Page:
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it was a fault to have it only by inheritance; and to think it the best, because it is generally embraced, rather than embrace it, because we know it to be the best. That though we cannot always give a reason for what we believe, yet we should be ever able to give a reason why we believe it. That it is the greatest of follies to neglect any diligence that may prevent the being mistaken, where it is the greatest of miseries to be deceived. That how dear soever things taken upon the score are sold, there is nothing worse taken upon trust than religion, in which he deserves not to meet with the true one, that cares not to examine whether or no it be so.

[St John's College, 1847.]

151. But you, Lysicles, who are master of this subject, will be pleased to inform me whether the public good of a nation doth not imply the particular good of its individuals ? Lys. It doth. EUPH. And doth not the good or happiness of a man consist in having both soul and body sound and in good condition, enjoying those things which their respective natures require, and free from those things which are odious or hurtful to them? Lys. I do not deny all this to be true. EUPH. Now it should seem worth while to consider whether the regular decent life of a virtuous man may not as much conduce to this end as the mad sallies of intemperance and debauchery. Lys. I will acknowledge that a nation may merely subsist or be kept alive, but it is impossible it should flourish without the aid of vice. To produce a quick circulation of traffic and wealth in a state there must be exorbitant and irregular motions in the appetites and passions. EUPH. The more people a nation contains, and the happier those people are,

the more that nation may be said to flourish. I think we are agreed in this point. Lys. We are. EUPH. You allow then that riches are not an ultimate end, but should only be considered as the means to procure happiness. Lys. I do. Euph. It seems that means cannot be of use, without our knowing the end, and how to apply them to it? Lys. It seems so. Euph. Will it not follow, that, in order to make a nation flourish, it is not sufficient to make it wealthy, without knowing the true end and happiness of mankind, and how to apply wealth, towards attaining that end? In proportion as these points are known and practised, I think the nation should be likely to flourish. [Trinity College, 1847.]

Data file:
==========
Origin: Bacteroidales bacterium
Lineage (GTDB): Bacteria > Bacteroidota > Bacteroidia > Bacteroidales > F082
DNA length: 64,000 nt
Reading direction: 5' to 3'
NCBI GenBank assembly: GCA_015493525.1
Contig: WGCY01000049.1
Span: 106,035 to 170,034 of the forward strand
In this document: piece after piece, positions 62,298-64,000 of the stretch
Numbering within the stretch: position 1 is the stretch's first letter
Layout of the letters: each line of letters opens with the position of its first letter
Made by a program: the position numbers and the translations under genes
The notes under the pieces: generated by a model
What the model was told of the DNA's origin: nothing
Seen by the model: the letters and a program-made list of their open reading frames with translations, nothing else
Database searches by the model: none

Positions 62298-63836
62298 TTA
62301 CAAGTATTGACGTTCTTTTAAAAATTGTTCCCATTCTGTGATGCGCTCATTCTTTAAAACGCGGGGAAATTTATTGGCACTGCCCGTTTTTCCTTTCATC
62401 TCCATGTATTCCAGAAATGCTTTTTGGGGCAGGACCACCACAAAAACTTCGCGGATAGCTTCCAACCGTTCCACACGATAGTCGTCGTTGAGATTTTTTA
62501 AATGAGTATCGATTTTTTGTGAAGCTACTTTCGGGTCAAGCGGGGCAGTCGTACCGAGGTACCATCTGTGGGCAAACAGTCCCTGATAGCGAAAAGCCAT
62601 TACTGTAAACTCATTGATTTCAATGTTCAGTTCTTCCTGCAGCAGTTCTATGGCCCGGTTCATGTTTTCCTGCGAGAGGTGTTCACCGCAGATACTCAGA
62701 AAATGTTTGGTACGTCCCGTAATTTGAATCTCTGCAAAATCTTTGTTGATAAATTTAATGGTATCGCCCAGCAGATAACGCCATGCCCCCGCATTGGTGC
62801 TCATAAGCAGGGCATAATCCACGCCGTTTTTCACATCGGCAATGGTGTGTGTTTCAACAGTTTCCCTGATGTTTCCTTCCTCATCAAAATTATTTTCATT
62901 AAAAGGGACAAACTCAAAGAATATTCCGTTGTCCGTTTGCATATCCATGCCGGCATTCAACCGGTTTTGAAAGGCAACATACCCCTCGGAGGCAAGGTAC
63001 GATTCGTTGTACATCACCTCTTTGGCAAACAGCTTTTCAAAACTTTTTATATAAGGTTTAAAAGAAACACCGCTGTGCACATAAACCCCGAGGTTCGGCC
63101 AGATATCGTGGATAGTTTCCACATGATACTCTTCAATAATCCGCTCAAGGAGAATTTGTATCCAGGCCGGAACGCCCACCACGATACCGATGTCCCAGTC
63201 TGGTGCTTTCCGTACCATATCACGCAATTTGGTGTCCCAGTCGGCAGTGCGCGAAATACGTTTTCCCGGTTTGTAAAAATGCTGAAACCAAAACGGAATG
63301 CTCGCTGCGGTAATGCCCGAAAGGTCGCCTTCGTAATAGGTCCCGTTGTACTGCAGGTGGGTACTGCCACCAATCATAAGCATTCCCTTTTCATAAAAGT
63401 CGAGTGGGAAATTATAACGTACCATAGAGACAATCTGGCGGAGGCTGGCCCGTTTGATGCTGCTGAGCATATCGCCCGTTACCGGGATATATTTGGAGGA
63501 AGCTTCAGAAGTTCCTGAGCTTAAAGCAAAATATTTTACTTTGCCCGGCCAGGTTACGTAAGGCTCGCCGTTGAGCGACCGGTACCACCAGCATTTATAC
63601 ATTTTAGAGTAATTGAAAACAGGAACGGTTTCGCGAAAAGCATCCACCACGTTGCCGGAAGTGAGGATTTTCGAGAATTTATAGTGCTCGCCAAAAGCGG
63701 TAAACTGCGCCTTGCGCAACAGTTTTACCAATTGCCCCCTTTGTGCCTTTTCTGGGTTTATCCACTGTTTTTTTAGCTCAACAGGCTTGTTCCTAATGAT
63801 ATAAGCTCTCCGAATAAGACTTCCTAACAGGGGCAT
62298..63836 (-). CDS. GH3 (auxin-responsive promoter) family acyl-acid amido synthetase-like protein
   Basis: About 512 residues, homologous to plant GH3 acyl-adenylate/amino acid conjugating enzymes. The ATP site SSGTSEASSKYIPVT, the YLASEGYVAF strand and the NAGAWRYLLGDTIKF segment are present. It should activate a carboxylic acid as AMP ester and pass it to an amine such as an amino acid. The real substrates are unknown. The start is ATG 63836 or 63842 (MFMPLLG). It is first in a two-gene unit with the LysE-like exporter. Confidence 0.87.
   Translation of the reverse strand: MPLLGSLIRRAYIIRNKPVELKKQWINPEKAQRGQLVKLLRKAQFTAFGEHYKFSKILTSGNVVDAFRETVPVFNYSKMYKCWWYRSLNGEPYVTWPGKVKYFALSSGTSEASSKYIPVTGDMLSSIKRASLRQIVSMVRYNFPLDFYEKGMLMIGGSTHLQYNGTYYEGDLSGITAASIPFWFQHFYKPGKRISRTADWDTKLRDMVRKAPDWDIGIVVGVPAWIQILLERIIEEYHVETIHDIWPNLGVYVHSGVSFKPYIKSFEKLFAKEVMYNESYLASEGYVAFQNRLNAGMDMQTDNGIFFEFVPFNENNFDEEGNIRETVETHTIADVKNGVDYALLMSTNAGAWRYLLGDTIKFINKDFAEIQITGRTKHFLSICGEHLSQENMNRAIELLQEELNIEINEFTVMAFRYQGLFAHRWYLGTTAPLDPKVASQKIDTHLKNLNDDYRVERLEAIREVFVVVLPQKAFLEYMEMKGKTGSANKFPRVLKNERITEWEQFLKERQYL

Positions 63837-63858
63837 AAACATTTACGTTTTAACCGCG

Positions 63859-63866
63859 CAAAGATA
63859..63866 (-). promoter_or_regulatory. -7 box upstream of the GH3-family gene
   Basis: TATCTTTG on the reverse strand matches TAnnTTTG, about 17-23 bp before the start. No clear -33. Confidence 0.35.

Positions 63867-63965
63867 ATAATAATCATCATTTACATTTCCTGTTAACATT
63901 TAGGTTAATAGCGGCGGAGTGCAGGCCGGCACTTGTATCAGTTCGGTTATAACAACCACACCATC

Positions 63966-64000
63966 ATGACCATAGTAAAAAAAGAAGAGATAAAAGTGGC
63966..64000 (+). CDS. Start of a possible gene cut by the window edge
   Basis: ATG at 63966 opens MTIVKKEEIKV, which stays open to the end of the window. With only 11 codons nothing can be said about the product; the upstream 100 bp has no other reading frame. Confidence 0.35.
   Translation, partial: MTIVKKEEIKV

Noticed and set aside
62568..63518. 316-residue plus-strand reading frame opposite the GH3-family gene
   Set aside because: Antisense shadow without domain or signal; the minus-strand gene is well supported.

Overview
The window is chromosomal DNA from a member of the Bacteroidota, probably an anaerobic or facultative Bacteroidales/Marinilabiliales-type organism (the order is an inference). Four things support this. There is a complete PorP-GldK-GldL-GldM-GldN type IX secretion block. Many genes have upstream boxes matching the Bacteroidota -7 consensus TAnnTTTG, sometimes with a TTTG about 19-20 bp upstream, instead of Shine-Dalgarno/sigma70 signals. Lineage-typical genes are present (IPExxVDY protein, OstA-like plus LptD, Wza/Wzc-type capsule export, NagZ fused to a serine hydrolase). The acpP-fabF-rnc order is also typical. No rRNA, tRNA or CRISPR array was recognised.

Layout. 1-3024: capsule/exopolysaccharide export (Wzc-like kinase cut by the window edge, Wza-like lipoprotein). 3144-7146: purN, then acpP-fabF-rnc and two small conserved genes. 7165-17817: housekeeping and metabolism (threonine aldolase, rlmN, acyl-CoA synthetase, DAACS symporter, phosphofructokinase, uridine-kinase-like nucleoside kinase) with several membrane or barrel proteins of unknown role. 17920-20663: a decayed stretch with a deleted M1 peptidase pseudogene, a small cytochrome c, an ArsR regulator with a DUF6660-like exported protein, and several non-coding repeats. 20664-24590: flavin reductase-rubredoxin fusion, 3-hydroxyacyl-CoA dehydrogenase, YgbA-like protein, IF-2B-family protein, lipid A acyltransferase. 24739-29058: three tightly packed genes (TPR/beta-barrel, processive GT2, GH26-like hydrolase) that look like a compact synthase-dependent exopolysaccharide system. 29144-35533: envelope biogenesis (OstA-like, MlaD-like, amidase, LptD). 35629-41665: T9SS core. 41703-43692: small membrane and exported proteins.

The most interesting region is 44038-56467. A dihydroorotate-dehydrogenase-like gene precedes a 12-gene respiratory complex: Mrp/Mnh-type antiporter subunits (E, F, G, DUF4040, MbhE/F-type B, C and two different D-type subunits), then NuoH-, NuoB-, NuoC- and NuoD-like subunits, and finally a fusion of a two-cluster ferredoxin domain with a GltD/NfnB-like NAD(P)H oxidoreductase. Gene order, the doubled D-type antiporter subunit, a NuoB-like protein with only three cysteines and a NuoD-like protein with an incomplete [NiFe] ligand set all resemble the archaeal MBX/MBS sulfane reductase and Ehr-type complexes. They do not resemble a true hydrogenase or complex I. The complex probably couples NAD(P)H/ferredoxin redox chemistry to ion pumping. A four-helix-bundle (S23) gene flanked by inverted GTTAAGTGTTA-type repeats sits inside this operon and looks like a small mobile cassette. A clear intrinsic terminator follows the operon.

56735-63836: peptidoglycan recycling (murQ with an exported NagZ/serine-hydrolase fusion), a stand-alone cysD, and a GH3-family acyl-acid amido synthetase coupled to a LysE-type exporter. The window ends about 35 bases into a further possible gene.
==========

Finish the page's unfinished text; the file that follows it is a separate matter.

152. REPUBLICKS have many things in the spirit of absolute monarchy, but none more than this. A shining merit is ever hated or suspected in a popular assembly, as well as in a court: and all services done the state are looked upon as dangerous to the rulers, whether sultans or senators. The ostracism at Athens was built on this principle. The giddy people, being elated with some flashes of success which they owed to nothing less than any merit of their own, began to tyrannize over their equals, who had associated with them for their common defence. With their prudence they renounced all appearance of justice. They entered into wars rashly and wantonly. If they were unsuccessful, instead of growing wiser by their misfortunes, they threw the whole blame of their own misconduct on the ministers who had advised, and the generals who had conducted those wars; until by degrees, they had cut off all who could serve them in their councils or their battles. If at any time these wars had an happier issue, it was no less difficult to deal with

them on account of their pride and insolence. Furious in their adversity, tyrannical in their successes, a commander had more trouble to concert his defence before the people than to plan the operations of the campaign. The nicest and best studied behaviour was not a sufficient guard for a man of great capacity.

[Trinity College, 1847.]

153. If it were inquired, what is to be regarded as the most appropriate intellectual occupation of man, as man, what would be the answer? the statesman is engaged with political affairs; the soldier with military; the mathematician with the properties of numbers and magnitudes; the merchant with commercial concerns, &c.: but in what are all and each of these employed ?— employed, I mean, as men; (for there are many modes of